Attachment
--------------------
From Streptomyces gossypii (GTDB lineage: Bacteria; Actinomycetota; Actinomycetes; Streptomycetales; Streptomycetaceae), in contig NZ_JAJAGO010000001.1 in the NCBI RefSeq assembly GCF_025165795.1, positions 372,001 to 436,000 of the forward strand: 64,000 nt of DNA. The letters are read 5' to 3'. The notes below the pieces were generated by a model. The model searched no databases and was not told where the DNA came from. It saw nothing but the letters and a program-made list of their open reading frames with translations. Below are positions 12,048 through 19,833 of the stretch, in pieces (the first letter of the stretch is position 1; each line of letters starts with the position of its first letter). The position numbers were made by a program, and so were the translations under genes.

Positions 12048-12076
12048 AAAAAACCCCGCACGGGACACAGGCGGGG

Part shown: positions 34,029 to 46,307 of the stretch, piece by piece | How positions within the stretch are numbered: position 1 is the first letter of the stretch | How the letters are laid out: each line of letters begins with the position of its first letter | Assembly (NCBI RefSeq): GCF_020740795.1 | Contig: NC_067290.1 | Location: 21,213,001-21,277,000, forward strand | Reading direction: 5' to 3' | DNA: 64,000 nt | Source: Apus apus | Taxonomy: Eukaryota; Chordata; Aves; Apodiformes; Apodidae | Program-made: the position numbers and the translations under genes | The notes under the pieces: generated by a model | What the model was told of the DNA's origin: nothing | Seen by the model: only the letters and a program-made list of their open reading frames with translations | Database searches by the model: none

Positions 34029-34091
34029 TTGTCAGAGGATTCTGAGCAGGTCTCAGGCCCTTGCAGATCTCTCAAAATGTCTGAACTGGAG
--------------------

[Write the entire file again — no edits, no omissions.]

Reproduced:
From Streptomyces gossypii (GTDB lineage: Bacteria; Actinomycetota; Actinomycetes; Streptomycetales; Streptomycetaceae), in contig NZ_JAJAGO010000001.1 in the NCBI RefSeq assembly GCF_025165795.1, positions 372,001 to 436,000 of the forward strand: 64,000 nt of DNA. The letters are read 5' to 3'. The notes below the pieces were generated by a model. The model searched no databases and was not told where the DNA came from. It saw nothing but the letters and a program-made list of their open reading frames with translations. Below are positions 12,048 through 19,833 of the stretch, in pieces (the first letter of the stretch is position 1; each line of letters starts with the position of its first letter). The position numbers were made by a program, and so were the translations under genes.

Positions 12048-12076
12048 AAAAAACCCCGCACGGGACACAGGCGGGG

Part shown: positions 34,029 to 46,307 of the stretch, piece by piece | How positions within the stretch are numbered: position 1 is the first letter of the stretch | How the letters are laid out: each line of letters begins with the position of its first letter | Assembly (NCBI RefSeq): GCF_020740795.1 | Contig: NC_067290.1 | Location: 21,213,001-21,277,000, forward strand | Reading direction: 5' to 3' | DNA: 64,000 nt | Source: Apus apus | Taxonomy: Eukaryota; Chordata; Aves; Apodiformes; Apodidae | Program-made: the position numbers and the translations under genes | The notes under the pieces: generated by a model | What the model was told of the DNA's origin: nothing | Seen by the model: only the letters and a program-made list of their open reading frames with translations | Database searches by the model: none

Positions 34029-34091
34029 TTGTCAGAGGATTCTGAGCAGGTCTCAGGCCCTTGCAGATCTCTCAAAATGTCTGAACTGGAG